structure of the aerogel prevents convection of the air held in it.
Fibrous or cellular products prevent conduction by keeping air still (preventing convection).
Heres how:

Batt insulation traps air in a mat made from a low conductivity solid, such as glass or organic
fiber (wool or polyester).
Open-cell foams trap tiny bubbles of air or other gas in a poor conductor, such as polystyrene or
polyurethane. However, gas can still migrate through open-cell foams.
Closed-cell foams, where gas cannot travel from cell to cell, are the best way to avoid
convection.

Insulation Materials
Although insulation can be made from a variety of materials, it usually comes in five physical
forms: batting, blown-in, loose-fill, rigid foam board, and reflective films. Each type is made to
fit a particular part of a building.

Batting / Blankets

Form Factor & Installation: In the form of batts or continuous rolls that are hand-cu
Material: Fiberglass is manufactured from sand and recycled glass, and mineral fi
fibers from jeans are used. Available with or without vapor and flame retarding fac
Benefits: Common and easy to install. Available in widths suited to standard spacin

Blown-in/ Loose-Fill

Form Factor & Installation: Loose fibers or fiber pellets are blown into building cavit
settling.
Material: Fiberglass, rock wool, or cellulose. Cellulose is made from recycled plant
Benefits: Can provide additional resistance to air infiltration if the insulation is suffic

Foamed in Place

Form Factor & Installation: Sprayed directly into cavities within the building, where
Material: Polyurethane or polyisocyanurate. Some brands are partially made from b
than 10 - 15%, as there are currently not yet viable bio-based alternatives to the bu
Benefits: It can fully seal the cavity, helping to reduce air leaks. Spray foam, once s
acoustical insulation.

Rigid Board

Form Factor & Installation: Plastic foams extruded into boards, or fibrous materials
both thermal and acoustical insulation, strength with low weight, and few heat loss
Material: Polyisocyanurate, polyurethane, extruded polystyrene ("XPS"), expanded
Benefits: Lightweight, provide structural support, and generally have a high R-value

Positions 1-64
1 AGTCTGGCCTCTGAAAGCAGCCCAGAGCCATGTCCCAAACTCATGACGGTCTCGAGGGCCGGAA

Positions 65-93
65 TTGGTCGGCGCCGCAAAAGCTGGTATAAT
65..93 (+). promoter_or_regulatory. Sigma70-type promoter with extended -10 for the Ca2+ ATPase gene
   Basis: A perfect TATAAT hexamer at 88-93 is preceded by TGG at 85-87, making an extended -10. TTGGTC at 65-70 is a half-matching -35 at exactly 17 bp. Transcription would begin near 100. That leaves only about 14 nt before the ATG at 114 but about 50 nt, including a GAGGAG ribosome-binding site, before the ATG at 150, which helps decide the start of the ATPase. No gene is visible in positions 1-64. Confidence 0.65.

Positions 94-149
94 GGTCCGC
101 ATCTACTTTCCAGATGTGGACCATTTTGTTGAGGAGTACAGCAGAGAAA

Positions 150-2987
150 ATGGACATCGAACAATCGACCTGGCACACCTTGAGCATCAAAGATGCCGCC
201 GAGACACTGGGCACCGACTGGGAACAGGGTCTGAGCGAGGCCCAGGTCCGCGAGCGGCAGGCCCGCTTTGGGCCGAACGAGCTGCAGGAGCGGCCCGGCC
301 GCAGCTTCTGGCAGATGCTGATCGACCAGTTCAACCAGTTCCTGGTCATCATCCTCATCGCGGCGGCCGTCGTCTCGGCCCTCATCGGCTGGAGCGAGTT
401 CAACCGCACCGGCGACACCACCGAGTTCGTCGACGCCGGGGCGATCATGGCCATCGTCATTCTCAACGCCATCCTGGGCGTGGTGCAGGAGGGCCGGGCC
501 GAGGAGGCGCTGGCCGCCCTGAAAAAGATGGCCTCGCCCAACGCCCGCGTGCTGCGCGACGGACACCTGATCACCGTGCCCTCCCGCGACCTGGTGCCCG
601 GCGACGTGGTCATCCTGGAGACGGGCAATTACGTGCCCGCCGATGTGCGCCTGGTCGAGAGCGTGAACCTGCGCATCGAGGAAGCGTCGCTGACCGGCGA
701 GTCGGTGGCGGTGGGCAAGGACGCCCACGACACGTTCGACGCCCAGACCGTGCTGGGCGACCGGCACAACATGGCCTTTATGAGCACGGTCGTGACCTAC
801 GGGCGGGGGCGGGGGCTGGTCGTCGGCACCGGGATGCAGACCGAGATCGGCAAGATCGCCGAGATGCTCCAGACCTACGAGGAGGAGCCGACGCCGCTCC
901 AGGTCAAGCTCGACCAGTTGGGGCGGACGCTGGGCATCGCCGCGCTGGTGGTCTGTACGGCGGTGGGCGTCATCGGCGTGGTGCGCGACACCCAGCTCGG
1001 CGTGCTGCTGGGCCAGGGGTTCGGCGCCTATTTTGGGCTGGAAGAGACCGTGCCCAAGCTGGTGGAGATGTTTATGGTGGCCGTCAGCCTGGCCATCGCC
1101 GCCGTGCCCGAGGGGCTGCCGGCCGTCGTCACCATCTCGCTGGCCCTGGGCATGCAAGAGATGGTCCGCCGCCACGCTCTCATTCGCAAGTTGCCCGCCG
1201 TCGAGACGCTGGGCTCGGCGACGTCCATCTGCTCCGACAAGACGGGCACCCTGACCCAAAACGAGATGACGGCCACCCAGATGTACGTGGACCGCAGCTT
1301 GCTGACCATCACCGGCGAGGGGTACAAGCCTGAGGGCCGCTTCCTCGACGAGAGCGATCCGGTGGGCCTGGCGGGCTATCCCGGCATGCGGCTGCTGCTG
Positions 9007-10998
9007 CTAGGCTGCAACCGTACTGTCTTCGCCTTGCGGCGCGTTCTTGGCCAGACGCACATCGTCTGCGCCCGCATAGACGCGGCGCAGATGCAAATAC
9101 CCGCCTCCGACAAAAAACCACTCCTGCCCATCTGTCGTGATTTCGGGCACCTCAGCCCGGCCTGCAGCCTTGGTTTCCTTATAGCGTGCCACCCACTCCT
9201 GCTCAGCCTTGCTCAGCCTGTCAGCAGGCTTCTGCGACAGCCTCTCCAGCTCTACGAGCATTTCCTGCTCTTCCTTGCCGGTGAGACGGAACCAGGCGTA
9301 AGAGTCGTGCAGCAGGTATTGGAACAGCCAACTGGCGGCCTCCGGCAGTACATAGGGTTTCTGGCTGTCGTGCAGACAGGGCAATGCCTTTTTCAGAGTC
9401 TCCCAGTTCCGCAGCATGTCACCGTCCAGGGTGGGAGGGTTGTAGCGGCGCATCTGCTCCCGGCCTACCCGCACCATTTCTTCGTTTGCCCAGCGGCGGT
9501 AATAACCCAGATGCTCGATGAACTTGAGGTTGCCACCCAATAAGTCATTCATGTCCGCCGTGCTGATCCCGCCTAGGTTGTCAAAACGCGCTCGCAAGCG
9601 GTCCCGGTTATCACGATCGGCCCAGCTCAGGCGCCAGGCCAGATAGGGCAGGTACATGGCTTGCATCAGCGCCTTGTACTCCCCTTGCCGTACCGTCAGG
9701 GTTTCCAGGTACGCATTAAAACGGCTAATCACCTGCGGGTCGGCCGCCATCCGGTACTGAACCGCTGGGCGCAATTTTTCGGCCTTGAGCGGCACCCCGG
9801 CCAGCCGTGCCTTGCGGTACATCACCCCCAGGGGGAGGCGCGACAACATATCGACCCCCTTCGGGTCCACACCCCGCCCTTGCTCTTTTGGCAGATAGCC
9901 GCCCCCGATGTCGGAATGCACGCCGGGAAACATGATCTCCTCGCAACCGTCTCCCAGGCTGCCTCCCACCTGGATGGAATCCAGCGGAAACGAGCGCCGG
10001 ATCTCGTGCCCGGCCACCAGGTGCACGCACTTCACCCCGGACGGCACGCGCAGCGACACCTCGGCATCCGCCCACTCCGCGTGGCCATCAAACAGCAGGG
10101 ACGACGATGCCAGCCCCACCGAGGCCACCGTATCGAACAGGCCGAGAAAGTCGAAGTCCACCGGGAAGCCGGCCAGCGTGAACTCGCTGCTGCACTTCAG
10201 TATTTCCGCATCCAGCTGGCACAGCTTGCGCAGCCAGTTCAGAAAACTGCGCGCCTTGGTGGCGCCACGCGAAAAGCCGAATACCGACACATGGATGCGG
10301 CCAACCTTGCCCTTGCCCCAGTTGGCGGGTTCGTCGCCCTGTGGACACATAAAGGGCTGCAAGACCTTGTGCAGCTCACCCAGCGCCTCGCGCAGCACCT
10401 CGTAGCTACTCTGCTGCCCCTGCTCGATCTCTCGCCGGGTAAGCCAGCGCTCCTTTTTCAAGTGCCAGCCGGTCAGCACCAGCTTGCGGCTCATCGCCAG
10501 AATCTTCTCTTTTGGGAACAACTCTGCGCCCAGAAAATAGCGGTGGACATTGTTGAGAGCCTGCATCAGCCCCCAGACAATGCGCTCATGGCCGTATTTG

cathedral ceilings.

Reflective

Form Factor and Installation: Roll of foil, integrated into housewrap, or integrated in
Material: Fabricated from aluminum foil with a variety of backings such as craft pap
Benefits: Resists radiative heat transfer. The resistance to heat flow depends on th
reduce both summer heat gain and winter heat loss. They are most effective in hot

Working Together
Different forms of insulation can be used together. For example, you can add bat or roll
insulation over loose-fill insulation, or vice versa. Usually higher density insulation should not
be placed on top of lower density material that is easily compressed. Doing so will reduce the
thickness of the lower insulation and thereby reduce its R-value.
Since hot air rises by convection, hot air generally pools at the undersides of surfaces and
conducts heat upwards into those materials. Radiant barriers only resist heat transfer by
radiation, they cannot resist conductive and convective heat flow. Thus they are more effective
at preventing heat from flowing downward through spaces than upward.

Movable Insulation

Windows often provide


valuable heat gain during
the day but cause
problematic heat loss during
the night. One way to
prevent this is movable
insulation, in the form of
insulated shutters or
movable walls, insulated
internal or external rollershades, or--most commonly-thick curtains.
Closed cornice board over curtains
Curtains often have a fatal
flaw of allowing air
convection around
them. Cold air between the curtain and window sinks, falling under the bottom of the curtain
into the room, and warm air from the room is sucked from above the curtain into the space
between it and the window, to repeat the cycle. This is solved by having a closed cornice board
or "pelmet" sealing the top of the curtains.
- See more at:
http://sustainabilityworkshop.autodesk.com/buildings/insulation#sthash.C7x4ZxDm.dpu